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Vol. 72. Issue 5.
Pages 431-433 (May 2019)
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Vol. 72. Issue 5.
Pages 431-433 (May 2019)
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Val30Met Familial Amyloid Polyneuropathy, Heart Failure, and Chylous Ascites: An Unexpected Combination
Polineuropatía amiloidótica familiar Val30Met, insuficiencia cardiaca y ascitis quilosa: una cómbinacion inesperada
Maria Trêpaa,
Corresponding author

Corresponding author:
, Raquel Baggen Santosa, Marta Fontes Oliveiraa, Inês Silveiraa, Joana Piresb, Severo Torresa
a Cardiology Department, Centro Hospitalar do Porto, Porto, Portugal
b Medicine Department, Centro Hospitalar do Baixo Vouga, Aveiro, Portugal
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To the Editor,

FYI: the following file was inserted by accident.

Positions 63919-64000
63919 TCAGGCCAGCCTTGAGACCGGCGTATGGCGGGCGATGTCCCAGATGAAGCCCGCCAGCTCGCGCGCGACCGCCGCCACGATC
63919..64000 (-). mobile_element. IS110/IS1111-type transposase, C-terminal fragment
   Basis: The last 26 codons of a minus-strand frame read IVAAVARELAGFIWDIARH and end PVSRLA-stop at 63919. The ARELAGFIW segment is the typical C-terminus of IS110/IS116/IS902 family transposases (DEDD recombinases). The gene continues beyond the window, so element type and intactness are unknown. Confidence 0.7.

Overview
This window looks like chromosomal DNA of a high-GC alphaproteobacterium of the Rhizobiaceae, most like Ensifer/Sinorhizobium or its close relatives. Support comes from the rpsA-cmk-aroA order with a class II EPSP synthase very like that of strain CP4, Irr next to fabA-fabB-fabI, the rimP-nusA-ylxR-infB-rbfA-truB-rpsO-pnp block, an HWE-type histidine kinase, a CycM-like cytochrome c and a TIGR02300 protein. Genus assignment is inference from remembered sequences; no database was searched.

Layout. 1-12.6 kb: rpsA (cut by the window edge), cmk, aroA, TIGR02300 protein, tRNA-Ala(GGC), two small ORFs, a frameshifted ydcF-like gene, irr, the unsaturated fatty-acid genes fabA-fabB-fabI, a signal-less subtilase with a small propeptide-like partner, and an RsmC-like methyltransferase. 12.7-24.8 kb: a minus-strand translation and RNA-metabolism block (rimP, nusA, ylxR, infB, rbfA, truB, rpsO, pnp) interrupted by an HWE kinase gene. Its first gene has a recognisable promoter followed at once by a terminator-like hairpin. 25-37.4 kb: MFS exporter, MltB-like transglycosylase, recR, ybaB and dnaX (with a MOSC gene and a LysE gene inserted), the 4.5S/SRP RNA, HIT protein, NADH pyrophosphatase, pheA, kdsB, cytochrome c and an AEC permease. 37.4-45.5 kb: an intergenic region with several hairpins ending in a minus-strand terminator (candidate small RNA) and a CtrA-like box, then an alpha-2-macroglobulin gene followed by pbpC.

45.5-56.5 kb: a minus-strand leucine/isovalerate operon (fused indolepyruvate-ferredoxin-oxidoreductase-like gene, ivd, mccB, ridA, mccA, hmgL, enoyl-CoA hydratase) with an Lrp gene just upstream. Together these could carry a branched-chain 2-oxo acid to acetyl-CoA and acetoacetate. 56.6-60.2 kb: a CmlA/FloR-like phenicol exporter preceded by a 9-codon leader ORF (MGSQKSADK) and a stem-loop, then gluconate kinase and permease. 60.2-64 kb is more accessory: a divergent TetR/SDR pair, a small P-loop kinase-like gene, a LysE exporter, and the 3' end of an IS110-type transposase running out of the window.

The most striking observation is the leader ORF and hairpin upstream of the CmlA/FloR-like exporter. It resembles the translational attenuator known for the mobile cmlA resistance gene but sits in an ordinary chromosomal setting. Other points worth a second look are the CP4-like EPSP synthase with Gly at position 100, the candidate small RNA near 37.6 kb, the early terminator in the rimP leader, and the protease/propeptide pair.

Hereditary transthyretin-related amyloidosis (ATTR) with Val30Met mutation (V30M) is the most common form of familiar amyloid polyneuropathy (FAP). Although usually considered mainly a neurological disease, cardiac involvement is increasingly recognized. We describe a patient with endemic-type V30M-FAP admitted for decompensated congestive heart failure (HF) with impressive cardiac involvement and an extremely rare complication with chylous ascites (CA). We discuss the phenotypic variability of ATTR, the mechanisms that explain CA in HF and the challenging management of patients with severely impaired cardiac compliance.